With the live-action Justice League movie making headlines around the world, we here at Geektified thought we'd share some love for Bruce Timm's animated Justice League. Airing in the early 2000s, the animated series was nominated for nearly a dozen awards, including two Emmys, and is regularly cited as one of the best animated series of all time.
Justice League ran for five seasons and actually comprises two shows: Justice League and Justice League Unlimited. After the conclusion of the second season, Justice League was retooled/renamed Justice League Unlimited for the remaining three seasons. JLU differs from its predecessor in that it has a larger variety of characters and the two-part episode structure is replaced with a single episode structure. Besides those two differences, the only real reason for the name change is to confuse new legions of fans.
The series is terrific for both newcomers and veterans of DC Comics and is enjoyable for any age group. A great jumping off point, Justice League truly excels at embracing the huge scope of the DC Universe, introducing fans to more obscure favorites like Solomon Grundy and Booster Gold, all while telling exciting and character-driven stories.
We highly recommend that you watch all of the episodes, but if you want a taste of what Justice League can offer, Geektified has assembled our own super-team of episodes that you need to see before the release of the new movie. Without further ado, the Justice League Top 10.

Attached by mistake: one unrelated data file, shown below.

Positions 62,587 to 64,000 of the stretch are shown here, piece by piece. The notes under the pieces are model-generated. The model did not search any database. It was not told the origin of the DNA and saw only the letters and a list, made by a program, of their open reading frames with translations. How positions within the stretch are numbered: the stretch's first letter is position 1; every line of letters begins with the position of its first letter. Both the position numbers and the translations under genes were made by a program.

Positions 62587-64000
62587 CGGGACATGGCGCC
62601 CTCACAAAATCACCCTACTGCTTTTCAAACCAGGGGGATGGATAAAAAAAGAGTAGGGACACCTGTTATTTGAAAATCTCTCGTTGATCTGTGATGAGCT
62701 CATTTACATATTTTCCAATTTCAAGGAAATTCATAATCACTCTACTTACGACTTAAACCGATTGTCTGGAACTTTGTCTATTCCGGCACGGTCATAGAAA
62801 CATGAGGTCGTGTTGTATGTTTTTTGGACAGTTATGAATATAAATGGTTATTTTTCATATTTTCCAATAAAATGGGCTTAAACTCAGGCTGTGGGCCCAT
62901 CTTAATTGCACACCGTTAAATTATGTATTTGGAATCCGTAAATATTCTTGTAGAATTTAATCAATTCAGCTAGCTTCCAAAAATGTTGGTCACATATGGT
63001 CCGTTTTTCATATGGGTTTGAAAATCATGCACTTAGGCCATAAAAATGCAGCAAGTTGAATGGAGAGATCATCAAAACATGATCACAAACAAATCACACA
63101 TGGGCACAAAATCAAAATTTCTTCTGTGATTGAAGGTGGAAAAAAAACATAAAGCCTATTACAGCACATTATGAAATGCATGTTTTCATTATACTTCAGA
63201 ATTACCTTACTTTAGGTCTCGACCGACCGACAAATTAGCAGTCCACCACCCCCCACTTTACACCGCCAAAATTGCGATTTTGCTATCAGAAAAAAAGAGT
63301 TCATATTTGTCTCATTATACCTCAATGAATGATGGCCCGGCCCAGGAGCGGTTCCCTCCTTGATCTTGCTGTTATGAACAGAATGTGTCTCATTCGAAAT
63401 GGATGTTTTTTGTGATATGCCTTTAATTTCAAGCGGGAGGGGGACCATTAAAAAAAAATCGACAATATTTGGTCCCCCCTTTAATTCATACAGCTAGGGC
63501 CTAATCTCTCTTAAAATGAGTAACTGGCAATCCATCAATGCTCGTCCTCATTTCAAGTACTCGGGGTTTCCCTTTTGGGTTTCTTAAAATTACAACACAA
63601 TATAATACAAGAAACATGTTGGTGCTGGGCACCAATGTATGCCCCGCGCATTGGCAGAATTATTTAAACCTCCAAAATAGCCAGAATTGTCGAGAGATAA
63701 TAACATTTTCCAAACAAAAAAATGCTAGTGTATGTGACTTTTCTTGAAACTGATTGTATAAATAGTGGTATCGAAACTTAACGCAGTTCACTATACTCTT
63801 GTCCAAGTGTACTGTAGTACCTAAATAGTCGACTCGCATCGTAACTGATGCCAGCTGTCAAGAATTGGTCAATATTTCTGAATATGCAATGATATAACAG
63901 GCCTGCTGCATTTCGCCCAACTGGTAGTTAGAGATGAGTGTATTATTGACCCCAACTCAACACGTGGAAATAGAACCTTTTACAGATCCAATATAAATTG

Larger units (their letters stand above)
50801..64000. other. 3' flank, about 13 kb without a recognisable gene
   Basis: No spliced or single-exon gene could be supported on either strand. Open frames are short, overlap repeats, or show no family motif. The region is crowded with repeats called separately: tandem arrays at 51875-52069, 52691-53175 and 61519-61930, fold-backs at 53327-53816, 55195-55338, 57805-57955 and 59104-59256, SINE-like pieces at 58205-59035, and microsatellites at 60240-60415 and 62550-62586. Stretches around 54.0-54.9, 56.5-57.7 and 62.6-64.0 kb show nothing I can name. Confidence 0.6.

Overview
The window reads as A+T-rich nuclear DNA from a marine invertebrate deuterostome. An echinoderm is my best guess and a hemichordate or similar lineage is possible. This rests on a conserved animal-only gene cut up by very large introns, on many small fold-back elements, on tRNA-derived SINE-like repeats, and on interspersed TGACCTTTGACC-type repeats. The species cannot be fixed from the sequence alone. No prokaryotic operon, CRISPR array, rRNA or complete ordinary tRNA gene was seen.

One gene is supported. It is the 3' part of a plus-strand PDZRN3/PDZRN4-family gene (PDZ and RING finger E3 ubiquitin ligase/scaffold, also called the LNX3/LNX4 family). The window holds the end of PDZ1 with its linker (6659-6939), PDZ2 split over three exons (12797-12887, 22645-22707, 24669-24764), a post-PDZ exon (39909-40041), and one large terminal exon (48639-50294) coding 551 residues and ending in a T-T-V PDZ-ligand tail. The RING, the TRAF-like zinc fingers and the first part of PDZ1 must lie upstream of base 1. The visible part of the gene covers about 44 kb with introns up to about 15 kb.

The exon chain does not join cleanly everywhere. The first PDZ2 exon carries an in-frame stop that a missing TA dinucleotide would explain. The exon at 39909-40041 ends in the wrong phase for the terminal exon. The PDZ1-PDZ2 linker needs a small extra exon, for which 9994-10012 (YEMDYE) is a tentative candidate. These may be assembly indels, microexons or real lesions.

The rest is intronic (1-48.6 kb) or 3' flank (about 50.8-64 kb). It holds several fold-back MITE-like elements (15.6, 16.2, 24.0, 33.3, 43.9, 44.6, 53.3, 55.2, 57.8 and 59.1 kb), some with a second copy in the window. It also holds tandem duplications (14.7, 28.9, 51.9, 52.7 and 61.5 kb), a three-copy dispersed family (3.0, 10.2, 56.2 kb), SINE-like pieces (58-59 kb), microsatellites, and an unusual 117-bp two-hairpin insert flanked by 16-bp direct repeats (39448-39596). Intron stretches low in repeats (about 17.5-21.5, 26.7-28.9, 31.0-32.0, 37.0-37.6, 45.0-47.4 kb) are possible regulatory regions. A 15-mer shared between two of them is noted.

1) Injustice For All (Season 1, Episodes 18-19)
Not every television show works right out of the gate. Despite the experience that creators Bruce Timm and Paul Dini had with animated DC franchises, Justice League initially struggled to find its footing, unsure how mature it wanted to be in tone and subject matter. This episode doesn't fully commit to the more adult themes, but it does show glimmers of what Justice League would ultimately become.
The plot kicks off when Lex Luthor assembles his own team of super-villains to fight the Justice League. In keeping with the wide-ranging spirit of the show, Lex's team features mainstream staples like The Joker, but also lesser-known characters like Star Sapphire, Ultra-Humanite and Solomon Grundy.
What makes this episode special is that the writers imbue all of the characters with recognizable personalities and motives. Rather than stock heroes and villains, we see the real characters for the first time. That's what allows Batman, when taken captive, to fight the Injustice League (Luthor's genius evidently doesn't lie in branding) with nothing more than words. Maybe not an all-time great, but “Injustice For All” is a fun episode that shows the true potential of the series.
2) Wild Cards (Season 2, Episodes 22-23)
We warmed up with “Injustice For All”, but “Wild Cards” is Justice League playing with a full deck (Ed Note: We are so, so sorry). “Wild Cards” is aptly named, not only because it takes place in Vegas and features the Royal Flush Gang, but because it just keeps throwing more and more surprises at us.